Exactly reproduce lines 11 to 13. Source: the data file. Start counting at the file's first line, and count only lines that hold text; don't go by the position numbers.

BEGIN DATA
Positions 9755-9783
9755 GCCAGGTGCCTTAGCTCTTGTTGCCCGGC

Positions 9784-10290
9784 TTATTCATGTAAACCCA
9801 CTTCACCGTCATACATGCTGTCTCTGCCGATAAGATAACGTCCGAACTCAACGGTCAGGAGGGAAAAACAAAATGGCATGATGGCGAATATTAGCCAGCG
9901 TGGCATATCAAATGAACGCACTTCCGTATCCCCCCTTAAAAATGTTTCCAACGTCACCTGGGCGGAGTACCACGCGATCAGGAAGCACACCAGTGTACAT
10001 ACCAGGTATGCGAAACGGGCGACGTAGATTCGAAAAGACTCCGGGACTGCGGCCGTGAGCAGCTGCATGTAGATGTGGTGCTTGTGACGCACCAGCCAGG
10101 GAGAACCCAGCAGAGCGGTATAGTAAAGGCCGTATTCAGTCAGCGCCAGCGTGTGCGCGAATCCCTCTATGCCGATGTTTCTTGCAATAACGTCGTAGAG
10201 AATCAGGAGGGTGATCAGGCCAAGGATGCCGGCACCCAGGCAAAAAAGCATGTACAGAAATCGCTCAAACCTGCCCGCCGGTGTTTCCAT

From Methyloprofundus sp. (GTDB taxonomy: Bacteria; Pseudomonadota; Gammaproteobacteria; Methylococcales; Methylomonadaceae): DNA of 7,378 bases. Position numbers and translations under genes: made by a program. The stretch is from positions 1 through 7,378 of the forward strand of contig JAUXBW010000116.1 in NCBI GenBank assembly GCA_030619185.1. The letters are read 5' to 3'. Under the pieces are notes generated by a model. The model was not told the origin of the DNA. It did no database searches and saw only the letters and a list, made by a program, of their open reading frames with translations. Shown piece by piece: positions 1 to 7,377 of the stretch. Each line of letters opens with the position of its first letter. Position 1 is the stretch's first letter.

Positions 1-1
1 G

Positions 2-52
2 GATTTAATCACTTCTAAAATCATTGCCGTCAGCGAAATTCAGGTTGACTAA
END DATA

Positions 1-1
1 G

Positions 2-52